Ever wondered what it is that makes you hungry? A lot depends on the time of day, what you’re doing and, of course, the last time you ate.
Surely, I’m only hungry because I haven’t eaten in a while?
Hunger isn’t only triggered by a lack of food. It also has to do with the time of day and what you’re doing – we tend to eat more when we’re sitting watching television, for example, than if we were eating at the dining room table. Which is why cinema complexes supply a steady stream of popcorn. We also snack because we’re bored.
When you feel hungry and when are the proper times to eat is conditioned into us by our parents from the moment we begin eating solids. This has an enormous impact as it trains your body and your mind that there are only certain times to eat and certain foods to eat at those times.
Hunger is important and here’s why
Most scientists agree that hunger is governed not by your empty stomach, but by your brain. Specifically, the Hypothalamus. This is the part of the brain which regulates appetite along with other autonomic processes; thirst and body temperature, for example.
When the body is running low on food, the Hypothalamus secretes hormones into the bloodstream which in turn tell your stomach and your intestines to be more active. As a result, you experience hunger contractions and ‘the tummy rumbles’. These last around 30 seconds and generally will continue for an hour or so. Interestingly, most scientists agree that these contractions then subside for a number of hours.
So, how do we make the ‘the tummy rumbles’ and ‘I need a snack’ feelings stop?
If the Hypothalamus can tell your body it needs food, can it then send another signal telling your body it’s now satisfied, even though you haven’t eaten? Put simply, yes.
The ‘Psychological Conditioning’ of food
One of the reasons we eat, apart from needing to in order to stay alive, is the fact that we have a psychological relationship with food. Hungry, bored, watching television, feeling sad? Ever heard of ‘comfort eating’? That’s the psychological relationship we’re talking about. There’s a lot to be said for the emotional reward we get from food. As with many experiences, it’s the emotional attachment we have to situations which creates pleasure, sadness or fulfilment. Yes, we eat because food is delicious and enjoyable, but we also tend to eat more when we’re with certain friends, in certain situations, when larger portions are available to us, and especially for comfort.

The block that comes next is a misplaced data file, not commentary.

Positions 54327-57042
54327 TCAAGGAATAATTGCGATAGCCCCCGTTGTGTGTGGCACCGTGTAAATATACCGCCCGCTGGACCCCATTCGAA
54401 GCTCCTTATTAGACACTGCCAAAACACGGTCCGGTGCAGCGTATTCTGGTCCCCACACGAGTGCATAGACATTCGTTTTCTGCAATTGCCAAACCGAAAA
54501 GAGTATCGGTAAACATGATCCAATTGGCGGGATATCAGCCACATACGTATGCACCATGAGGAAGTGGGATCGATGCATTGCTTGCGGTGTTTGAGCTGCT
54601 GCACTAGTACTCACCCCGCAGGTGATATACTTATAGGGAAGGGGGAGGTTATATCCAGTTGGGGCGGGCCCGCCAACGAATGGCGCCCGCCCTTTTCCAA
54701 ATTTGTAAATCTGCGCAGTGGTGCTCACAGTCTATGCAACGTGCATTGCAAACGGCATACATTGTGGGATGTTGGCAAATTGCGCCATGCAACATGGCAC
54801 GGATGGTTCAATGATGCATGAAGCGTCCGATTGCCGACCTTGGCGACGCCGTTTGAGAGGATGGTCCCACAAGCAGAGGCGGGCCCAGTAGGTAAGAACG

The ‘Family Conditioning’ of Food
When we eat, how we eat and what we eat become part of our psyche from the moment we start eating solids. Our personal experiences of mealtimes as a child and a teenager mould how we think about and how we approach food as an adult. As with any repetitive behaviour it becomes a habit – even if those experiences are unhealthy. Our mealtime experiences as a child create both positive and negative emotions which in turn affect our eating patterns.
Take for example someone who eats because they’re bored. How can an unrelated emotion like boredom be mistaken for the urge to eat? It’s simple, really. We are sad, but we don’t want to be. In most cases, mealtimes or time spent with food as a family, such as celebrations, birthday parties, anniversaries etc, hold special meaning for us. They were times when we felt loved and were happy. Our brain tells us if we are sad that to get happy again we must recreate those times. But, it’s a lot easier to simply open the fridge and eat food we associate with those times, like cake and ice cream than it is to throw a party and invite other people around. We want to feel happy now, and as far as our minds are concerned, eating food equals happy times.
Real hunger is good, emotional hunger not so much
The key to controlling pangs is understanding the difference between real hunger and emotional hunger. Here are some excellent tips on how to make hunger work for you and not against you.
- Slow down when eating. There’s no rush. Enjoy the meal. Savour every mouthful.
- Put your cutlery down between bites. That stops you from loading your fork while you’re still eating the food already in your mouth.
- Take time to chew your food properly. If it’s handheld food – like a sandwich – put it down between bites. The longer you take, the less you will eat. The time between the first signal from the Hypothalamus which tells you you’re hungry and the second signal telling you you’ve had enough decreases and you end up eating less.
- Try and eat at the same time every day. Training your body to eat at the same time every day encourages your metabolism to automatically process what’s still in your stomach in anticipation of the next meal coming in. If your metabolism hits the ground running, you’ll burn more calories.
- Never eat in front of the TV. With your concentration elsewhere, you become a ‘subconscious eater’. Try to eat at the table, with as few ‘away from the table’ distractions as possible.
Building a healthy respect for food and mealtimes is vital in controlling your eating habits. Understanding the importance of hunger and recognising the signs of real hunger, as opposed to any other emotional feeling, will give you the confidence to ignore the cravings, the hunger pangs and the rumbling tummy when necessary. It also frees you up so you can recognise any emotional issues. When you do recognise a problem seek help from a professional and stop using your fridge as your psychiatrist.